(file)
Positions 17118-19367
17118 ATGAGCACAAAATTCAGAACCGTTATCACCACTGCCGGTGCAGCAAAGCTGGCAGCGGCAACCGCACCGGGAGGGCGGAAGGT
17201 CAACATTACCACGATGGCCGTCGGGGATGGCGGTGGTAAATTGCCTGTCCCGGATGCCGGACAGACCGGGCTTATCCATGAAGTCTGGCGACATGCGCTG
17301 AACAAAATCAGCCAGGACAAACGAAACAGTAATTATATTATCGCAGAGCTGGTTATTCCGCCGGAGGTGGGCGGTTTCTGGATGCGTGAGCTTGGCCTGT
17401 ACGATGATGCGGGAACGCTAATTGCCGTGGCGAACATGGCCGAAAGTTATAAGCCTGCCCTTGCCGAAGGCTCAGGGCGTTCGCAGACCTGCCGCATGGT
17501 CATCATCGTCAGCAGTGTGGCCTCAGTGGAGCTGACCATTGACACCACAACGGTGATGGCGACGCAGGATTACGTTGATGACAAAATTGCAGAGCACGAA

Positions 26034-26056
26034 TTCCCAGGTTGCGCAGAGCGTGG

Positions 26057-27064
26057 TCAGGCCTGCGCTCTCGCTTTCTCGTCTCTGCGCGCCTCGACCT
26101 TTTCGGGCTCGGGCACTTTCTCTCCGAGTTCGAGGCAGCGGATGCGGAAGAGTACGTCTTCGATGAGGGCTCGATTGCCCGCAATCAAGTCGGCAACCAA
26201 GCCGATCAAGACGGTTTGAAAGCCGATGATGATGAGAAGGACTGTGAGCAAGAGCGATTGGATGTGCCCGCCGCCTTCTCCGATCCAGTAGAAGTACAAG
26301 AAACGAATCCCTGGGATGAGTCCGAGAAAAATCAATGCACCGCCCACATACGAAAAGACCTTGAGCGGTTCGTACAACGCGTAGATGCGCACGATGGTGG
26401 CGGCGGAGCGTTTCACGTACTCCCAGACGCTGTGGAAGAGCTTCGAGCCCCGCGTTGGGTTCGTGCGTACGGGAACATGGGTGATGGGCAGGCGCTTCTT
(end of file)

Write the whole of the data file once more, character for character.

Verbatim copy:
Positions 17118-19367
17118 ATGAGCACAAAATTCAGAACCGTTATCACCACTGCCGGTGCAGCAAAGCTGGCAGCGGCAACCGCACCGGGAGGGCGGAAGGT
17201 CAACATTACCACGATGGCCGTCGGGGATGGCGGTGGTAAATTGCCTGTCCCGGATGCCGGACAGACCGGGCTTATCCATGAAGTCTGGCGACATGCGCTG
17301 AACAAAATCAGCCAGGACAAACGAAACAGTAATTATATTATCGCAGAGCTGGTTATTCCGCCGGAGGTGGGCGGTTTCTGGATGCGTGAGCTTGGCCTGT
17401 ACGATGATGCGGGAACGCTAATTGCCGTGGCGAACATGGCCGAAAGTTATAAGCCTGCCCTTGCCGAAGGCTCAGGGCGTTCGCAGACCTGCCGCATGGT
17501 CATCATCGTCAGCAGTGTGGCCTCAGTGGAGCTGACCATTGACACCACAACGGTGATGGCGACGCAGGATTACGTTGATGACAAAATTGCAGAGCACGAA

Positions 26034-26056
26034 TTCCCAGGTTGCGCAGAGCGTGG

Positions 26057-27064
26057 TCAGGCCTGCGCTCTCGCTTTCTCGTCTCTGCGCGCCTCGACCT
26101 TTTCGGGCTCGGGCACTTTCTCTCCGAGTTCGAGGCAGCGGATGCGGAAGAGTACGTCTTCGATGAGGGCTCGATTGCCCGCAATCAAGTCGGCAACCAA
26201 GCCGATCAAGACGGTTTGAAAGCCGATGATGATGAGAAGGACTGTGAGCAAGAGCGATTGGATGTGCCCGCCGCCTTCTCCGATCCAGTAGAAGTACAAG
26301 AAACGAATCCCTGGGATGAGTCCGAGAAAAATCAATGCACCGCCCACATACGAAAAGACCTTGAGCGGTTCGTACAACGCGTAGATGCGCACGATGGTGG
26401 CGGCGGAGCGTTTCACGTACTCCCAGACGCTGTGGAAGAGCTTCGAGCCCCGCGTTGGGTTCGTGCGTACGGGAACATGGGTGATGGGCAGGCGCTTCTT